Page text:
Canada on Tuesday became a full supporter of the United Nations Declaration on the Rights of Indigenous Peoples.
Delegates in the General Assembly of the United Nations in New York cheered as Canada officially removed its objector status to the UN declaration on the rights of Indigenous peoples Tuesday, a decade after it was adopted by the General Assembly.
Minister of Indigenous and Northern Affairs, Carolyn Bennett, said that Canada’s announcement also reaffirms Canada’s commitment to adopt and implement the Declaration in accordance with the Canadian Constitution.
“This announcement confirms Canada’s commitment to a renewed, nation-to-nation relationship with Indigenous peoples – a relationship based on recognition of rights, respect, co-operation and partnership. Canada will engage with Indigenous groups on how to implement the principles of the Declaration. This engagement will include provinces and territories whose cooperation and support is essential to this work and to advancing the vital work of reconciliation with Indigenous peoples in Canada,” a federal government press release said in Ottawa.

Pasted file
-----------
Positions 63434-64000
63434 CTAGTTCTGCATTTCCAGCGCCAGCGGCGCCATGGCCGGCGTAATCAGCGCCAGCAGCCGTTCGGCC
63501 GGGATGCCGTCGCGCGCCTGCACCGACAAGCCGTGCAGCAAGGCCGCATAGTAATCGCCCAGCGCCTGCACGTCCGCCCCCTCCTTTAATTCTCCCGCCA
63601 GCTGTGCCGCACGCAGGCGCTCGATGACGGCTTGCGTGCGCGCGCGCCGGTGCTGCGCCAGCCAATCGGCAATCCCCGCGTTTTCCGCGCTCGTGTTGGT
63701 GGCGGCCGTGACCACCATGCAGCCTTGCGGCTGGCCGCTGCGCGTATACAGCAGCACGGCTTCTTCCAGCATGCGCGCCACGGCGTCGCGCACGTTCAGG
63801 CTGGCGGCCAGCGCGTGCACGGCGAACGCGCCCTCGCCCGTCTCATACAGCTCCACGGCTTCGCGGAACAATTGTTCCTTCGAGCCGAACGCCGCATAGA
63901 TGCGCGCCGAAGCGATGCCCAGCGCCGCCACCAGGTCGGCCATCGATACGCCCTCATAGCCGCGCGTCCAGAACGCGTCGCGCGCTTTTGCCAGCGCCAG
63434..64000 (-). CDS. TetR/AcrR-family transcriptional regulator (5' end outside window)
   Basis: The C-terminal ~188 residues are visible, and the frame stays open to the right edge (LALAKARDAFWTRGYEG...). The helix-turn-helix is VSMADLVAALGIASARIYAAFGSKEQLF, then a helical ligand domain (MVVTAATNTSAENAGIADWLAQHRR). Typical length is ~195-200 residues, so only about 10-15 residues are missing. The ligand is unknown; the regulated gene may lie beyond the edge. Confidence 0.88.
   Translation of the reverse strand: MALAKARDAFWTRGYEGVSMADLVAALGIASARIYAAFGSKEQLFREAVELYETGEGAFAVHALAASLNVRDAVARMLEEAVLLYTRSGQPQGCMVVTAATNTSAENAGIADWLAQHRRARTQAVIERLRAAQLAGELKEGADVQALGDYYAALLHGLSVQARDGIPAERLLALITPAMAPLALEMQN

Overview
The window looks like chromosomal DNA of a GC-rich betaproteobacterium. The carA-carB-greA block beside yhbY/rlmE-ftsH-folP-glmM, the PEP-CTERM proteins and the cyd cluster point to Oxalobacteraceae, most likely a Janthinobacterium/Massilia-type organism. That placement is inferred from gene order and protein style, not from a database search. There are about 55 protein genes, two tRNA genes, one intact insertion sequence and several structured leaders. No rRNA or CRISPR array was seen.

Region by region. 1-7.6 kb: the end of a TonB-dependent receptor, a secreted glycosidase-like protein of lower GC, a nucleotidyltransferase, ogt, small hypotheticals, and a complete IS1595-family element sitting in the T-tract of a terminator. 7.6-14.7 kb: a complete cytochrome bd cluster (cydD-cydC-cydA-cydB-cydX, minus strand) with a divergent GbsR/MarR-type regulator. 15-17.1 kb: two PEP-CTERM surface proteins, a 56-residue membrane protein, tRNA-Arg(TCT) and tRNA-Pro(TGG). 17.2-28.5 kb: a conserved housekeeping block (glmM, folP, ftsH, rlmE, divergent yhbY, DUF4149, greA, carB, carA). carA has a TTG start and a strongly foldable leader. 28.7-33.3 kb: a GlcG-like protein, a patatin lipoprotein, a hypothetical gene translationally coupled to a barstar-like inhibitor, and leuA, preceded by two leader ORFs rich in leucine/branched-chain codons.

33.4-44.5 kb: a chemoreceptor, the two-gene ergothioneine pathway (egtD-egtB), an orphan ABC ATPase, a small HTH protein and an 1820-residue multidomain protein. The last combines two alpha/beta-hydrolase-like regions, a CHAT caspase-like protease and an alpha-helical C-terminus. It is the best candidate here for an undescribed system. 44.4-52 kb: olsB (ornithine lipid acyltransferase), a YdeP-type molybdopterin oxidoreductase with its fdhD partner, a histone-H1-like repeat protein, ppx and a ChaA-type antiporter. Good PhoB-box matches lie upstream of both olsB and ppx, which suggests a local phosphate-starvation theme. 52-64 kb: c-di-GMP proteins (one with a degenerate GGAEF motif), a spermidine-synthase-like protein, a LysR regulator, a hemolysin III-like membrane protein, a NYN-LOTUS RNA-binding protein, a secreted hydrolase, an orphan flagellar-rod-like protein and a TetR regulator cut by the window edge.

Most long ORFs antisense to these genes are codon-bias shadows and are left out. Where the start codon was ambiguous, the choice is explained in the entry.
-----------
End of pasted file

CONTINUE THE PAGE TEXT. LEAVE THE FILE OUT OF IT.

Bennett is leading a delegation that includes leaders from the Assembly of First Nations, Native Women’s Association of Canada, Métis National Council, Inuit Tapiriit Kanatami, as well as elders and youth.
“Today’s announcement that Canada is now a full supporter of the Declaration, without qualification, is an important step in the vital work of reconciliation. Adopting and implementing the Declaration means that we will be breathing life into Section 35 of Canada’s Constitution, which provides a full box of rights for Indigenous peoples,” Bennett said.
National Chief of the Assembly of First Nations Perry Bellegarde tweeted that it was a “historic day” as Canada moves toward reconciliation with Indigenous peoples. – CINEWS